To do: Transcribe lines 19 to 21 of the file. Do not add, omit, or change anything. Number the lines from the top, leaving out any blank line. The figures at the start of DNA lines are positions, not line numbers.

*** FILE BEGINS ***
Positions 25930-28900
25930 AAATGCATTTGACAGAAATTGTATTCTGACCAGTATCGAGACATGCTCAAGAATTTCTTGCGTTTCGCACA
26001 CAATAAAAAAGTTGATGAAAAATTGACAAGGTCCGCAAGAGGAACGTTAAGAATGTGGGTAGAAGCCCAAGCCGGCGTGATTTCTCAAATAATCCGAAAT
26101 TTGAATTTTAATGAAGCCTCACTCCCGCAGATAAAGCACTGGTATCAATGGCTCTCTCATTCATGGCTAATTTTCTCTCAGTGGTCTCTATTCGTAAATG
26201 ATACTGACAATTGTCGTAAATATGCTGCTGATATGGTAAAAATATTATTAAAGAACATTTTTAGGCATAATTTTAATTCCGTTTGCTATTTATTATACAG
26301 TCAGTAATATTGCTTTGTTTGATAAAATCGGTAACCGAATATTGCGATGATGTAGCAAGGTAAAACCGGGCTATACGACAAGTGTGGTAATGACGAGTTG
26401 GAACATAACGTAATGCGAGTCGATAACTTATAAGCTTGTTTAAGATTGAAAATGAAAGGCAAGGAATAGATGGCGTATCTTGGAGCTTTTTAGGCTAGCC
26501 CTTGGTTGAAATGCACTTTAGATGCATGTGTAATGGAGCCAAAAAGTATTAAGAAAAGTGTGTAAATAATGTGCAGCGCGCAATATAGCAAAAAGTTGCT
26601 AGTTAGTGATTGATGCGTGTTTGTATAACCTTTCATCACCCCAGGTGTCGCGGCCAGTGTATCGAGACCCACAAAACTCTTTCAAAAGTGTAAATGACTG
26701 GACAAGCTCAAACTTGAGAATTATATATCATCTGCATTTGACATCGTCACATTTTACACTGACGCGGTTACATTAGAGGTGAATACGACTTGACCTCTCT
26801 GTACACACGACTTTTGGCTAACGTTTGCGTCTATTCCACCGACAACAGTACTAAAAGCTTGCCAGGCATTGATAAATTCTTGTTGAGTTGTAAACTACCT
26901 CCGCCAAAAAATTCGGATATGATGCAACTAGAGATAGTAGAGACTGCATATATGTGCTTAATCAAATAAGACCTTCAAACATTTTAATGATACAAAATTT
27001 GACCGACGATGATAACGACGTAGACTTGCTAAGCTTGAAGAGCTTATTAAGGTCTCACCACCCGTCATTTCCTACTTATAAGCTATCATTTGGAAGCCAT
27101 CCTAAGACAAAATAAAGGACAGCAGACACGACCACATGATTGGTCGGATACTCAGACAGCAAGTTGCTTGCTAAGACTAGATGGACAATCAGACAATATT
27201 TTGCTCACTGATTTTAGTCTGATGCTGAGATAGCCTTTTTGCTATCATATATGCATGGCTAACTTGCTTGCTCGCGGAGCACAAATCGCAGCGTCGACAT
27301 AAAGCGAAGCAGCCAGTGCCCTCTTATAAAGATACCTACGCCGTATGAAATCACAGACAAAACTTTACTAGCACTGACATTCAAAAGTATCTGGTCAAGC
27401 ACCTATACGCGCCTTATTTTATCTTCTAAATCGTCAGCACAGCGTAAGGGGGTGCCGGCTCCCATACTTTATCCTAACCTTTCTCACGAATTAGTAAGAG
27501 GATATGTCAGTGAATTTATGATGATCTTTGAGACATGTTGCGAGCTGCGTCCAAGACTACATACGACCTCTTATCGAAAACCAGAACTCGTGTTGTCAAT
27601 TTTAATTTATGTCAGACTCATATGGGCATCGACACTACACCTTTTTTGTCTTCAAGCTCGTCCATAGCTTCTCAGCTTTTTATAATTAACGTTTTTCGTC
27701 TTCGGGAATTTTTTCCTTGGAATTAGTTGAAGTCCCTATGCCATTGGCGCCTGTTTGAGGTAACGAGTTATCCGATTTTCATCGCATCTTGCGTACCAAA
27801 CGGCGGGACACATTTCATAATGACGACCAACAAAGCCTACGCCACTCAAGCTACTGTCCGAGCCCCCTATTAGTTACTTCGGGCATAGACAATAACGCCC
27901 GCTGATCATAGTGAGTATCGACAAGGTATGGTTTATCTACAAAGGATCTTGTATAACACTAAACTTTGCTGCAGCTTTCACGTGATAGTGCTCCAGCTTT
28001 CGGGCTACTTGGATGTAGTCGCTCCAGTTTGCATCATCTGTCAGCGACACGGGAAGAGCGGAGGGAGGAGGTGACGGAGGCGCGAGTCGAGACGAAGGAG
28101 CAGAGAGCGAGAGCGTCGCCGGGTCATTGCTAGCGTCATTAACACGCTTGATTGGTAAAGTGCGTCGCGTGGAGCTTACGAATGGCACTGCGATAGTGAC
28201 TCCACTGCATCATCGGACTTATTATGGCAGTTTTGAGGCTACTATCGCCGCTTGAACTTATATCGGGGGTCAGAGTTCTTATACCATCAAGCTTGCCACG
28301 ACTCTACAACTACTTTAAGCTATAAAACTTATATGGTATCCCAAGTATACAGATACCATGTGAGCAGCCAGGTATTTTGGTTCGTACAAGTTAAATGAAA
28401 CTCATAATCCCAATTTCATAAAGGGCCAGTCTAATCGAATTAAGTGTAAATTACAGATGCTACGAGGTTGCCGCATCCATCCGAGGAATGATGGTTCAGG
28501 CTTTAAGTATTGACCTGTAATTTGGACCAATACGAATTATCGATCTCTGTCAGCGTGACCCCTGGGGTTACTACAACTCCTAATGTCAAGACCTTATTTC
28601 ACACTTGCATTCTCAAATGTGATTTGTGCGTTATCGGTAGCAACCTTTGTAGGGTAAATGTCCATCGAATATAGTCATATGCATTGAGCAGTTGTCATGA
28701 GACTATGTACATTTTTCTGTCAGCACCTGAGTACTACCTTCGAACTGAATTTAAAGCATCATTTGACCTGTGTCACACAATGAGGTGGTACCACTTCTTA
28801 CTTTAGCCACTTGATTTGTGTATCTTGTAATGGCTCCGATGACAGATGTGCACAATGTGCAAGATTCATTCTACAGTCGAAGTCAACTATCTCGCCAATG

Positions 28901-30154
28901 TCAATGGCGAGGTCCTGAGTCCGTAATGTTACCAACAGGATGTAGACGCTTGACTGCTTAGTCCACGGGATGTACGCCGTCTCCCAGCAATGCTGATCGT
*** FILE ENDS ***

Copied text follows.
27601 TTTAATTTATGTCAGACTCATATGGGCATCGACACTACACCTTTTTTGTCTTCAAGCTCGTCCATAGCTTCTCAGCTTTTTATAATTAACGTTTTTCGTC
27701 TTCGGGAATTTTTTCCTTGGAATTAGTTGAAGTCCCTATGCCATTGGCGCCTGTTTGAGGTAACGAGTTATCCGATTTTCATCGCATCTTGCGTACCAAA
27801 CGGCGGGACACATTTCATAATGACGACCAACAAAGCCTACGCCACTCAAGCTACTGTCCGAGCCCCCTATTAGTTACTTCGGGCATAGACAATAACGCCC